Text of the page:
In 2008, Bill Smith, frustrated over conditions in substandard dog breeding kennels in Pennsylvania and the lack of enforcement at that time, reached out to Oprah Winfrey via a billboard in Chicago asking the legendary talk show host to do a show on puppy mills. Considered one of the most successful outreach campaign in the history of animal welfare, the program and undercover footage Bill shot with Lisa Ling was seen by 49M people around the world. Adoptions in shelters around the world increased, hundreds of puppy mills closed their doors, and new laws were pushed through in over two dozen states.
In addition to his appearances on Oprah, Bill has raised awareness to the plight of puppy mill dogs on Nightline, GMA, the Today show, BBC, Animal Planet, HBO's Madonna of the Mills, and in the pages of Newsweek, LA Times, New York Times, and the Philadelphia Inquirer. He's discussed the horrors of dog fighting on CNN, ESPN, NPR and in the Washington Post, and promoted the adoption of shelter pets on NBC Nightly News, the Meredith Vieira Show, Jill Rappaport's Best in Shelter, and The View. Profiles in Main Line Today and Philadelphia Magazine helped Bill find homes for animals throughout the Delaware Valley. And when People Magazine labeled him "The Puppy Saver," he was able to use the national attention to make changes for the betterment of animals on a national level. Bill feels extremely fortunate to have worked with some of the best reporters, producers, and photojournalists in the country to advance his lifesaving mission.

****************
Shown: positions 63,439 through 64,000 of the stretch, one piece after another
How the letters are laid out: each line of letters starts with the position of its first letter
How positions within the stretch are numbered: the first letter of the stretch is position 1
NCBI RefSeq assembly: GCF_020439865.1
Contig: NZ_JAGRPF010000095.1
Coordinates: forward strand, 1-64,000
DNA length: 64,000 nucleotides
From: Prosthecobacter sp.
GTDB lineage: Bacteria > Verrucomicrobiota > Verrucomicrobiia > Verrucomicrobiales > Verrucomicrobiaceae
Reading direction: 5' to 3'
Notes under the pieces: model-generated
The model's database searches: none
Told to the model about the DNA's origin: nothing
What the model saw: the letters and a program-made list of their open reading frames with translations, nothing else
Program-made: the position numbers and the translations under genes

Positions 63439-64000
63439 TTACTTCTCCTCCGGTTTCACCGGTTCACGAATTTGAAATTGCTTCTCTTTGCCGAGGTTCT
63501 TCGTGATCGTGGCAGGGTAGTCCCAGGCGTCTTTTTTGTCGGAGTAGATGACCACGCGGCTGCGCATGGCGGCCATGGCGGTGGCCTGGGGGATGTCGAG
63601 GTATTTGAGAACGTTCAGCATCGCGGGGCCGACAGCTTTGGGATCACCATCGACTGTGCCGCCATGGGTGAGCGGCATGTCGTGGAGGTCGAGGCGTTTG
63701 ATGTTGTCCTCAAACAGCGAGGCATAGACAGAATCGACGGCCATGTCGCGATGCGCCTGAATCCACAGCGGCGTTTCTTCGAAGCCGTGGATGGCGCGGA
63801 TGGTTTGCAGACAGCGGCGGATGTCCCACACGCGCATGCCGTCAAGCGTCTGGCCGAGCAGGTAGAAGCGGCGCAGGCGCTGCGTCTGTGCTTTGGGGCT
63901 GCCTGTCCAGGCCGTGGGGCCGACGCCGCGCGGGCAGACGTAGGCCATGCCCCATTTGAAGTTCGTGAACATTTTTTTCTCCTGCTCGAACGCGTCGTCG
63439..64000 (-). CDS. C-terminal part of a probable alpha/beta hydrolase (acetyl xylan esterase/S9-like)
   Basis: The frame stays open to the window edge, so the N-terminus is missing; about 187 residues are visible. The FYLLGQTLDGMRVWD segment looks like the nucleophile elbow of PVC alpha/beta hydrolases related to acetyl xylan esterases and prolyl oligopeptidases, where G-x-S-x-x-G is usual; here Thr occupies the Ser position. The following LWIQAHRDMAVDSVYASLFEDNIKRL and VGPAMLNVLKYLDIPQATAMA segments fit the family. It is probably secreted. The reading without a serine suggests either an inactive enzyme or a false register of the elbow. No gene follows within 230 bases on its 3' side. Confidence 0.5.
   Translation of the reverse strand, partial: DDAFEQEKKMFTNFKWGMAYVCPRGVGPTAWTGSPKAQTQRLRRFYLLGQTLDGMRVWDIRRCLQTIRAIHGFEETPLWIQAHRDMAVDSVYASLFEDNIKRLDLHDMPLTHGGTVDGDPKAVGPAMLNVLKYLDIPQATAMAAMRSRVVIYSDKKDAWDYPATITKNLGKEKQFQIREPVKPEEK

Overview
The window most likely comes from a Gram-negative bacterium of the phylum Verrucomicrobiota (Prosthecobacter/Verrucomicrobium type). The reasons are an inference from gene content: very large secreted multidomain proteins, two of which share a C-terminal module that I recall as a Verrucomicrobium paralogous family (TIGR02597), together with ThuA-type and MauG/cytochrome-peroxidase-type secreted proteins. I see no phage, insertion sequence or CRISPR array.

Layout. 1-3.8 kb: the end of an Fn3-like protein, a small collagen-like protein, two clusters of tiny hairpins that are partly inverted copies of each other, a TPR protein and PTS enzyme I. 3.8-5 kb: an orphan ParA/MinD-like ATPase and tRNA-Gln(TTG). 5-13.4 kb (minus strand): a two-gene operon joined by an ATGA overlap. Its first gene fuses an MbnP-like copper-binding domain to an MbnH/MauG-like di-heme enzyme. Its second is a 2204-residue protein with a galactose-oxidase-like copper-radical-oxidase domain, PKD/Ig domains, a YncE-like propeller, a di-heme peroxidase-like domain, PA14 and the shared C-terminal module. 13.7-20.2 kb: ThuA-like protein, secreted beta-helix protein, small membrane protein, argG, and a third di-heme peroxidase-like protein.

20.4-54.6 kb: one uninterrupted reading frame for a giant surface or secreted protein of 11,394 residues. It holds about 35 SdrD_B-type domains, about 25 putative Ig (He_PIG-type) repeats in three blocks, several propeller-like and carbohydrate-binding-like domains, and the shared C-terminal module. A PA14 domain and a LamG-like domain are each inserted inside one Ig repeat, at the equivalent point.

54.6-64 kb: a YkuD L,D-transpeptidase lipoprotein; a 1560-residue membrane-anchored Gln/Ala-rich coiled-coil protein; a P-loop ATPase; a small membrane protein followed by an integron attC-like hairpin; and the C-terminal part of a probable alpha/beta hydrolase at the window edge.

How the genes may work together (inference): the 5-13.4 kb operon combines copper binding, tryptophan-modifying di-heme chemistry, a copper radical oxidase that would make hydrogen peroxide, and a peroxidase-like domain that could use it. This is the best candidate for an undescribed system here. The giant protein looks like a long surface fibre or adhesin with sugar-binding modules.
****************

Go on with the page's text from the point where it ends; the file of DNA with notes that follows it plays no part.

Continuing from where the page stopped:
Going forward 1 Love 4 Animals will use whatever means available to raise awareness to the many issues facing animals in our society. As Oprah said on her groundbreaking puppy mill show "When you know better; you do better!"
Horrified by the Office of Inspector General's audit of the USDA/APHIS, Bill Smith came up with the idea to wrap transit buses in the DC area in an effort to pressure the USDA to enforce federal laws protecting dogs in federally licensed dog breeding kennels. Inspectors ignored dogs with wounds with exposed bones, argued that live and dead cockroaches were a source of protein (esteemed veterinary hospitals disagreed), and refused to cite repeat offenders. Then President Obama and numerous members of Congress saw the buses and the USDA was instructed to crack down on substandard kennels (to the surprise of many breeders who had benefited from the USDA's failed policies of "Educate, not Prosecute" and its unwillingness to protect thousands of dogs in our nation's puppy mills).
Under the Trump Administration, thousands of inspection reports were removed from the USDA data base making it impossible for the public and animal welfare advocates to identify suspected animal abusers and those breeders who have repeatedly violated the law. This was done to "protect the privacy" of animal abusers and businesses profiting from the exploitation/mistreatment of innocent animals. Despite the urging of hundreds of members of the House and the Senate, both Republicans and Democrats, to restore complete records to the public data base, inspection reports remain fractured and unintelligible.